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Am J Pathol. 2003 Jun;162(6):1937-49.

Gelatinase A (MMP-2) is necessary and sufficient for renal tubular cell epithelial-mesenchymal transformation.

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1
Department of Medicine, San Francisco Veterans Affairs Medical Center, University of California, San Francisco 94121, USA.

Abstract

Progressive renal interstitial fibrosis and tubular atrophy represent the final injury pathway for all commonly encountered forms of renal disease that lead to end-stage renal failure. It has been recently recognized that myofibroblastic cells are the major contributors to the deposition of interstitial collagens. While there are several potential cellular sources of myofibroblasts, attention has focused on the transformation of the organized tubular epithelium to the myofibroblastic phenotype, a process potently driven both in vitro and in vivo by transforming growth factor-beta1 (TGF-beta1). Integrity of the underlying basal lamina provides cellular signals that maintain the epithelial phenotype, and disruption by discrete proteases could potentially initiate the transformation process. We demonstrate that TGF-beta1 coordinately stimulates the synthesis of a specific matrix metalloproteinase, gelatinase A (MMP-2), and its activator protease, MT1-MMP (MMP-14), and that active gelatinase A is absolutely required for epithelial-mesenchymal transformation induced by TGF-beta1. In addition, purified active gelatinase A alone is sufficient to induce epithelial-mesenchymal transformation in the absence of exogenous TGF-beta1. Gelatinase A may also mediate epithelial-mesenchymal transformation in a paracrine manner through the proteolytic generation of active TGF-beta1 peptide. MT1-MMP and gelatinase A were co-localized to sites of active epithelial-mesenchymal transformation and basal lamina disruption in the rat remnant kidney model of progressive renal fibrosis. These studies indicate that a discrete matrix metalloproteinase, gelatinase A, is capable of inducing the complex genetic rearrangements that characterize renal tubular epithelial-mesenchymal transformation.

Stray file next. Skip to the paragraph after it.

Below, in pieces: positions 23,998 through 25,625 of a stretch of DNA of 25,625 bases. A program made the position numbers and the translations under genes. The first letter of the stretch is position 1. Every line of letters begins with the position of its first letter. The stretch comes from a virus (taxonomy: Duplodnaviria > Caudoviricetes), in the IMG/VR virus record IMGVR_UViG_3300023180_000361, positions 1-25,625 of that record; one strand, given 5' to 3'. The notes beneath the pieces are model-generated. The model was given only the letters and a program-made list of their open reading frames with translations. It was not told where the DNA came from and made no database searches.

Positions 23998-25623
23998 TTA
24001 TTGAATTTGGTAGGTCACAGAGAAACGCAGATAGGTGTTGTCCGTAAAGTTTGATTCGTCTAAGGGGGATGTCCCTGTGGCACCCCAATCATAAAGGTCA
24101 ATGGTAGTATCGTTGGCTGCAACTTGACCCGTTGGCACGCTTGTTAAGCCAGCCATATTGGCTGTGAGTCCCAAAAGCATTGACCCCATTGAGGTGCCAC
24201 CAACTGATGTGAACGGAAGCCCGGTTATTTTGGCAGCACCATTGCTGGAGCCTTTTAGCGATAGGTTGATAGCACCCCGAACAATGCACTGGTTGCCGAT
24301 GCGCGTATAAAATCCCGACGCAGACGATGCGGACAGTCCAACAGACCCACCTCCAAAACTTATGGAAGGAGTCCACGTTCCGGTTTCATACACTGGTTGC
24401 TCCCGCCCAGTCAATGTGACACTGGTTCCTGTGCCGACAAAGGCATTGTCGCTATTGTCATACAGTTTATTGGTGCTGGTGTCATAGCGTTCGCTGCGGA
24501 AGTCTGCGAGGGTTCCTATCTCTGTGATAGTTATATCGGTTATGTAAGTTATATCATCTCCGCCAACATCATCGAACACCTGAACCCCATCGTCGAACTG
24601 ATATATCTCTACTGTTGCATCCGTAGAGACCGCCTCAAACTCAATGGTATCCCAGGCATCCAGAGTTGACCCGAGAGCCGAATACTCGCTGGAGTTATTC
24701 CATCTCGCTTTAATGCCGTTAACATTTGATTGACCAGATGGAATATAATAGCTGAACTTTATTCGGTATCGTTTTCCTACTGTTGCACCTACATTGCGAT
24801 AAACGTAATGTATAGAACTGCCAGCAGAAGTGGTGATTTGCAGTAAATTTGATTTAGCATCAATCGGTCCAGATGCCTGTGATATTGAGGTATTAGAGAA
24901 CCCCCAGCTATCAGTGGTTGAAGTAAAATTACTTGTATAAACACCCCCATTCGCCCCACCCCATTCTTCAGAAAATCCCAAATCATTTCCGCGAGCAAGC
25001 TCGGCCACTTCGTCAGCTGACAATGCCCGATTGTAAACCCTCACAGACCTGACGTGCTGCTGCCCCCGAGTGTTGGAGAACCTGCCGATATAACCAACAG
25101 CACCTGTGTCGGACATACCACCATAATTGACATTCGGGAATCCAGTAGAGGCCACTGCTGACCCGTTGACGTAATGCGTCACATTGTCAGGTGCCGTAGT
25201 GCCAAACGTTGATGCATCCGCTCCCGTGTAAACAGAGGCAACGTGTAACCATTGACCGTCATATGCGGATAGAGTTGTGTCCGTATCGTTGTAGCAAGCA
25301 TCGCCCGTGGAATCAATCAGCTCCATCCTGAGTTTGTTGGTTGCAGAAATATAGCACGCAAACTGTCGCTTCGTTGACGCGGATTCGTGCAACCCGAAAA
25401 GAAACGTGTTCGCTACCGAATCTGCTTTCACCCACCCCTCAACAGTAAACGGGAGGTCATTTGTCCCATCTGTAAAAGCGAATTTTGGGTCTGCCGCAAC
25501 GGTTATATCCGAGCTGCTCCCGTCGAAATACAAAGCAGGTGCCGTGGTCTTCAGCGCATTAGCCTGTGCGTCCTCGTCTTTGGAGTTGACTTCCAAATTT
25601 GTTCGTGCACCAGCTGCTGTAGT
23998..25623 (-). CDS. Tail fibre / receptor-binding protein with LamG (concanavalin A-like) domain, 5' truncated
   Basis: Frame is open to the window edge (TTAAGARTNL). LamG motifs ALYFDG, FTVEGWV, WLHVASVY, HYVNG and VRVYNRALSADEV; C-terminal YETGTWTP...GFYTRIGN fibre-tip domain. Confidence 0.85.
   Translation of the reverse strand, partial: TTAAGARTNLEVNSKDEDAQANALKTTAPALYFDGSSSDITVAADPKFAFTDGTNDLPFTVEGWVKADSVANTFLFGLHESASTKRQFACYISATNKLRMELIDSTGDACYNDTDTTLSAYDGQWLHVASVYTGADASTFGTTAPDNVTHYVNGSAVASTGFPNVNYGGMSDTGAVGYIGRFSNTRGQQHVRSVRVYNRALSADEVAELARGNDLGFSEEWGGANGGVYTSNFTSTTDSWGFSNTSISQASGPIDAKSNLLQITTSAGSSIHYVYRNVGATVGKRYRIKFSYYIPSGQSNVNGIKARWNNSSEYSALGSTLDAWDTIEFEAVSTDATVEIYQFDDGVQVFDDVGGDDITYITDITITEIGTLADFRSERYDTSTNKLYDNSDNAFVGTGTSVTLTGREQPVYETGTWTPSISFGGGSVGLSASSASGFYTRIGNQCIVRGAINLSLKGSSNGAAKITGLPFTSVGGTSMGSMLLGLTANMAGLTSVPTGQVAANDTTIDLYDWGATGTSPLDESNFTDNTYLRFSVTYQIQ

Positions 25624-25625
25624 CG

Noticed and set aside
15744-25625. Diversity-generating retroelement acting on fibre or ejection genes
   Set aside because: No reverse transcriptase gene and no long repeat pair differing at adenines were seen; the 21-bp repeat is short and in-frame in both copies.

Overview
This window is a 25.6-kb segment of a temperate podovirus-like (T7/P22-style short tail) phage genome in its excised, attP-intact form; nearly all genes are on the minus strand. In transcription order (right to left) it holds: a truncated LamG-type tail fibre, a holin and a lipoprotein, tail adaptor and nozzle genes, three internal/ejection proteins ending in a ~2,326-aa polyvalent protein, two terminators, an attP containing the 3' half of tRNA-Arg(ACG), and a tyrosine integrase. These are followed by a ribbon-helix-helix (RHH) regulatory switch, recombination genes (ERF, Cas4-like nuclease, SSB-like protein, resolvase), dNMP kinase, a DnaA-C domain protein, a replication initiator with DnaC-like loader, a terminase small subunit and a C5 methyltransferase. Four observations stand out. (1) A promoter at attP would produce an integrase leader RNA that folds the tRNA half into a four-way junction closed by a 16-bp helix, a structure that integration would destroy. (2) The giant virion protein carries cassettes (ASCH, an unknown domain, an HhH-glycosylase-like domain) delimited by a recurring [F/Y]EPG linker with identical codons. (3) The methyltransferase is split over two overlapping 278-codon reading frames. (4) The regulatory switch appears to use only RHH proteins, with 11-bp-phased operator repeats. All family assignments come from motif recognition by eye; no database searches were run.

PMID:
12759250
PMCID:
PMC1868144
DOI:
10.1016/S0002-9440(10)64327-1
[Indexed for MEDLINE]
Free PMC Article
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